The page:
The Charles Bullard Fellowship in Forest Research is a Fullbright-like fellowship that provides funding and mentoring to U.S. professors to do research in a foreign country for 9 months. The fellowship recipients are involved in teaching at a graduate level, mentoring students, and collaborating with faculty of the host institution on an ongoing basis during their Fellowship tenure – but they can take up activities that best suit their expertise while abroad if they wish (postgraduate supervision will be provided by higher-level faculty at the host institution). Focusing on networks that link institutions will help us to build international collaborations for the future.
The Bullard Fellowships will be awarded for three years. The Fellowship announcement is made in January and is open to US citizens and permanent residents who have been on the faculty of an accredited institution in the United States for at least two years. The mentor and host institution must be from an institution that is located within the University of Maryland system, or they must have received their doctoral degrees no less than five years before the fellowship year (fellow applicants will be required to submit their Curriculum Vitae).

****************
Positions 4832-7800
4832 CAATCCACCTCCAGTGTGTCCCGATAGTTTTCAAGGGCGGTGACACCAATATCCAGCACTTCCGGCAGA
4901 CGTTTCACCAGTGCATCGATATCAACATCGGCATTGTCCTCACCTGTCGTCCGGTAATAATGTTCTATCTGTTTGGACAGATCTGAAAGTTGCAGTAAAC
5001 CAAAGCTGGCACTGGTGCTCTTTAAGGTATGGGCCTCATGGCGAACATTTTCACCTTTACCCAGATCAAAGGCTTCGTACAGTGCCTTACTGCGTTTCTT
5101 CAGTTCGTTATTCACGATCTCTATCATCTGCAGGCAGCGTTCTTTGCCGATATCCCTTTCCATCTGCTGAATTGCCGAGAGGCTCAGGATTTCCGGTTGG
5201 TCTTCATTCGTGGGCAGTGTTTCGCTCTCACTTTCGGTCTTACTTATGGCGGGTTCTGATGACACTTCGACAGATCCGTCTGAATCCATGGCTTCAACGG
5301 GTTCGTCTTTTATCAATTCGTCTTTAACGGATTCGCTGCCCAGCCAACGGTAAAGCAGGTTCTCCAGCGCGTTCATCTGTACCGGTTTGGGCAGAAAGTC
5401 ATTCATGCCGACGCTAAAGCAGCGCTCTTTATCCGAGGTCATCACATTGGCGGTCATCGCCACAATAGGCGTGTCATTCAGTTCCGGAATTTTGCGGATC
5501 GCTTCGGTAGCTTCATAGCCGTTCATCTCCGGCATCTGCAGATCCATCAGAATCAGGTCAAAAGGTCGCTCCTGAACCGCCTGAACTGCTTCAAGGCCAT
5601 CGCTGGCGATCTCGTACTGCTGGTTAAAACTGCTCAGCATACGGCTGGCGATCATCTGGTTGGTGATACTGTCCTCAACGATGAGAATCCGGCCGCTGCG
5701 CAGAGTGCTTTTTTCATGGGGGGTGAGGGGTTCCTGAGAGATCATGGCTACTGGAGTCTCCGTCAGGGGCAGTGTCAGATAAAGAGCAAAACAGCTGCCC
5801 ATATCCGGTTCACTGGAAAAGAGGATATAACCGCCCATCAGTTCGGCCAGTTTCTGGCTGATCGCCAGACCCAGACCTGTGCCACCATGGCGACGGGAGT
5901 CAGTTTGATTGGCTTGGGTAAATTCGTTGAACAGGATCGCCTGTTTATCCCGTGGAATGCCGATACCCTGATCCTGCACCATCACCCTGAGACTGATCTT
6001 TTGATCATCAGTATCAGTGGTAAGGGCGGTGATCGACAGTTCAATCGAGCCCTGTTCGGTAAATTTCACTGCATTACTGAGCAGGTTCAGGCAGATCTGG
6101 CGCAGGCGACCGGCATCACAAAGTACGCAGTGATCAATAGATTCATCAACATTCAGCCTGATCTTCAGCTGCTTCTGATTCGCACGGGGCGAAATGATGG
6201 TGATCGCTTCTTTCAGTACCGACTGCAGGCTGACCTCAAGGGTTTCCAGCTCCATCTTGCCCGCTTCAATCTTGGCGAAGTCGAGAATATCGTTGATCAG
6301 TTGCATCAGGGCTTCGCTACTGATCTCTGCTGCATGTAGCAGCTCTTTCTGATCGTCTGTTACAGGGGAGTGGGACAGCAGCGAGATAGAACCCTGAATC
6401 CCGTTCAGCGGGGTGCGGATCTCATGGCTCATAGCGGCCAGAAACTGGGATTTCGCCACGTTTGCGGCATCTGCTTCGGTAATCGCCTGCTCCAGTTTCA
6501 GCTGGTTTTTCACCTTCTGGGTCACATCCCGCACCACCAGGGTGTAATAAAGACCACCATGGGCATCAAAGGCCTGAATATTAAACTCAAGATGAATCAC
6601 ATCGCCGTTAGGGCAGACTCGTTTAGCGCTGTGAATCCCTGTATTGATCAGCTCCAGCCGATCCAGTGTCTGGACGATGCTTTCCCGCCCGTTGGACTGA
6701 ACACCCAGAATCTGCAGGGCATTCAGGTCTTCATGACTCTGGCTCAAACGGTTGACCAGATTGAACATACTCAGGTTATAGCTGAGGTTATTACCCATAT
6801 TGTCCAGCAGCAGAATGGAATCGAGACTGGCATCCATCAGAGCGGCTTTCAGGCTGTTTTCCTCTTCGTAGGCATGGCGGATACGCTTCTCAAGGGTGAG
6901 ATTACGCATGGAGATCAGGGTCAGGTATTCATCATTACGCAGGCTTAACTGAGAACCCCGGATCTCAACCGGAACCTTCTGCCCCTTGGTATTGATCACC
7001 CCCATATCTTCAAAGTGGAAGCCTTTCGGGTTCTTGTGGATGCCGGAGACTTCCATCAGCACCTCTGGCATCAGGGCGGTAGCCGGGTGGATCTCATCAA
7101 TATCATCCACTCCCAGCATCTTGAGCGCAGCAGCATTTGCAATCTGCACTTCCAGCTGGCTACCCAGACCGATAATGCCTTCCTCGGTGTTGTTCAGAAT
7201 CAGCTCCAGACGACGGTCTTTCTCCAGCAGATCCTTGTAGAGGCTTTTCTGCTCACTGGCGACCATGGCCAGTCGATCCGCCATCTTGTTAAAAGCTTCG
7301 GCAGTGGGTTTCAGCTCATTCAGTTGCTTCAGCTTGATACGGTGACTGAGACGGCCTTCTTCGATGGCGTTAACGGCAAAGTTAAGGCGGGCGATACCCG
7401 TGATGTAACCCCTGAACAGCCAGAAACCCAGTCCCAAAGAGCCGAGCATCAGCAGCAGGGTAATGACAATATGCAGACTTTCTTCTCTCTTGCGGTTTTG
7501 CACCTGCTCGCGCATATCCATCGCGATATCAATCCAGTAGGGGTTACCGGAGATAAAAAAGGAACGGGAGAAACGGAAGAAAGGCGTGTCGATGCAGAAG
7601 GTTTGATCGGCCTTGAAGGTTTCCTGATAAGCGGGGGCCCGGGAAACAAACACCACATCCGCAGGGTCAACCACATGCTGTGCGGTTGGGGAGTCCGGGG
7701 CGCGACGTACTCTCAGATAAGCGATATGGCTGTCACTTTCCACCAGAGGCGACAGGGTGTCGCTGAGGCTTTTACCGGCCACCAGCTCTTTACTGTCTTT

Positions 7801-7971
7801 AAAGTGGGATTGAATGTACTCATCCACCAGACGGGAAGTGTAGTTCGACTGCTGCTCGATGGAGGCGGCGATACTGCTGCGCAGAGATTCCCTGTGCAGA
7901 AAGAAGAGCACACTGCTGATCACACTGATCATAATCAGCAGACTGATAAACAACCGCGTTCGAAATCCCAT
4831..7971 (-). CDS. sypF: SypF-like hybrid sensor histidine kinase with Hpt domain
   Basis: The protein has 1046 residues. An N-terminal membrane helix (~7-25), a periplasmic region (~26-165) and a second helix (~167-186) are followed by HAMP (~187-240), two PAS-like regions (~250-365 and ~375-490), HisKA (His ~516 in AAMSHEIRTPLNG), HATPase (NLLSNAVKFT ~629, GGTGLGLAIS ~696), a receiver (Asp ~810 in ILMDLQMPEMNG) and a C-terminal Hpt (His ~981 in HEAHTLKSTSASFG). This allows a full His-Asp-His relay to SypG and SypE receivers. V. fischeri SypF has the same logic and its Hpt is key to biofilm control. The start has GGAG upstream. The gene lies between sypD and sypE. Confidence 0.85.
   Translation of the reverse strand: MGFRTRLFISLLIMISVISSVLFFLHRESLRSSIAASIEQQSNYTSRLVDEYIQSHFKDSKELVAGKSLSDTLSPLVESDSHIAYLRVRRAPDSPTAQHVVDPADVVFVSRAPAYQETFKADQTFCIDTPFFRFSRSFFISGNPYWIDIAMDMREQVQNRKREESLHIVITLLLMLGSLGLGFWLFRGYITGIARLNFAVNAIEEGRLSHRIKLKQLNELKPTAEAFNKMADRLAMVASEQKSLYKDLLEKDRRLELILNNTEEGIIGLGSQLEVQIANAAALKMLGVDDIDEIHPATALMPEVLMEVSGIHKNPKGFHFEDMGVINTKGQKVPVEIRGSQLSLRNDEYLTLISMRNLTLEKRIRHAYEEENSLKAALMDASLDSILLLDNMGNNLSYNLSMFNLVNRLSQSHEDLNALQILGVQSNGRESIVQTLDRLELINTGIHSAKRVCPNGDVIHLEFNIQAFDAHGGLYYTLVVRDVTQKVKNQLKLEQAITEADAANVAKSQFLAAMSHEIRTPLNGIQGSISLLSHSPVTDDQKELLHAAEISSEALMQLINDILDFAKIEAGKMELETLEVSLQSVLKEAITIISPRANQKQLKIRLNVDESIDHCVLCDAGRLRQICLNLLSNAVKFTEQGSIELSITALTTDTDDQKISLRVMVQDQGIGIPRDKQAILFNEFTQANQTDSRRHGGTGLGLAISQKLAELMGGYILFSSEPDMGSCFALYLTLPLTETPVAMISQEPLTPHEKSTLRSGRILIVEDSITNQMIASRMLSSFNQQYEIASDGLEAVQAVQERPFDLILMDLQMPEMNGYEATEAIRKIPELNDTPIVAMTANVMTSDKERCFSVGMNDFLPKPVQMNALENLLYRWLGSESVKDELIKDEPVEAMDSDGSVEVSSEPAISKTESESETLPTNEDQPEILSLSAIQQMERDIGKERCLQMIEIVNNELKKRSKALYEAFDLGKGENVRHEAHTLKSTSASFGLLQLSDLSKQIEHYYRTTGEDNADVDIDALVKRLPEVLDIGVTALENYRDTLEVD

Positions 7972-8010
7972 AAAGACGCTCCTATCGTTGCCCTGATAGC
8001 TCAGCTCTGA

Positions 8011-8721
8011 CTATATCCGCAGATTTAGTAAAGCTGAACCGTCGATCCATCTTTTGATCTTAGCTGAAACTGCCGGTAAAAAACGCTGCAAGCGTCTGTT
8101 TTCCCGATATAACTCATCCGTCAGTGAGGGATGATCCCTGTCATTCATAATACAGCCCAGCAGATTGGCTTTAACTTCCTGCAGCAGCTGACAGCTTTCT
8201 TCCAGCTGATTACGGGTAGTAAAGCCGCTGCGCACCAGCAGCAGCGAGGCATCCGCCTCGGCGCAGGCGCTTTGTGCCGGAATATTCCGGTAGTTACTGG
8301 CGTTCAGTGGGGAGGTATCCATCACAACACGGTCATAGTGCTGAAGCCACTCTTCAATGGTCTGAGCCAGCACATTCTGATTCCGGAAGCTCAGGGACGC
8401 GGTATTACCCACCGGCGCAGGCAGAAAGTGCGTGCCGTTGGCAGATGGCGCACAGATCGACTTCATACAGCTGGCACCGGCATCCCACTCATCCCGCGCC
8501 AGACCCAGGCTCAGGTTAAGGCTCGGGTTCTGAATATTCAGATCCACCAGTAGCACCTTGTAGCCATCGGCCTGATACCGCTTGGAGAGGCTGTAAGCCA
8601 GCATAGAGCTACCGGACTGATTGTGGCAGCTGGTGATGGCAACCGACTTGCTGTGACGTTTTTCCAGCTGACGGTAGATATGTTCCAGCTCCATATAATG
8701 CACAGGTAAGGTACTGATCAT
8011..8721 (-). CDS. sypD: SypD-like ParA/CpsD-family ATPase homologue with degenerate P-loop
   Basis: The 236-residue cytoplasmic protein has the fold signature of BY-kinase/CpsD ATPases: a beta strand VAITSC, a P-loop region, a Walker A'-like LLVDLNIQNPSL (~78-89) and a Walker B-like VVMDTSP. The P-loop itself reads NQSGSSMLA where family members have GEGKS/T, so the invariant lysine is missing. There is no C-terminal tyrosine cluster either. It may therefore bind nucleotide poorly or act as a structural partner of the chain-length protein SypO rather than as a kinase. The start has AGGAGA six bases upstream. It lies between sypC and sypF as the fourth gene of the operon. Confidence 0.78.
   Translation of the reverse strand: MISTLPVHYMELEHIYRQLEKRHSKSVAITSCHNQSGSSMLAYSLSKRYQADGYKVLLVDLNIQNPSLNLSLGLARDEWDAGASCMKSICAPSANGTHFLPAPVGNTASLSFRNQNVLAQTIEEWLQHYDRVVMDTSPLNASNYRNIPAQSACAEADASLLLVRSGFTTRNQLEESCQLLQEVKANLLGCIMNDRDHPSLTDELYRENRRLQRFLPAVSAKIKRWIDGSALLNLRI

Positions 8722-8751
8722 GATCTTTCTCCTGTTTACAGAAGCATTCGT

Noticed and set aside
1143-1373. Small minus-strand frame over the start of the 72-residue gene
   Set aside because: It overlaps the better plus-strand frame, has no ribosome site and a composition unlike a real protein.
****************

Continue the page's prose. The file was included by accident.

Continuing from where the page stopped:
The Bullard Fellowships are awarded based on potential, potential plus performance, and performance only.
A Bullard Fellow will serve as faculty at the host institution and will conduct research, provide development, and teach graduate-level courses. In addition, they will be involved in activities that promote the international visibility of the host university and its graduate education.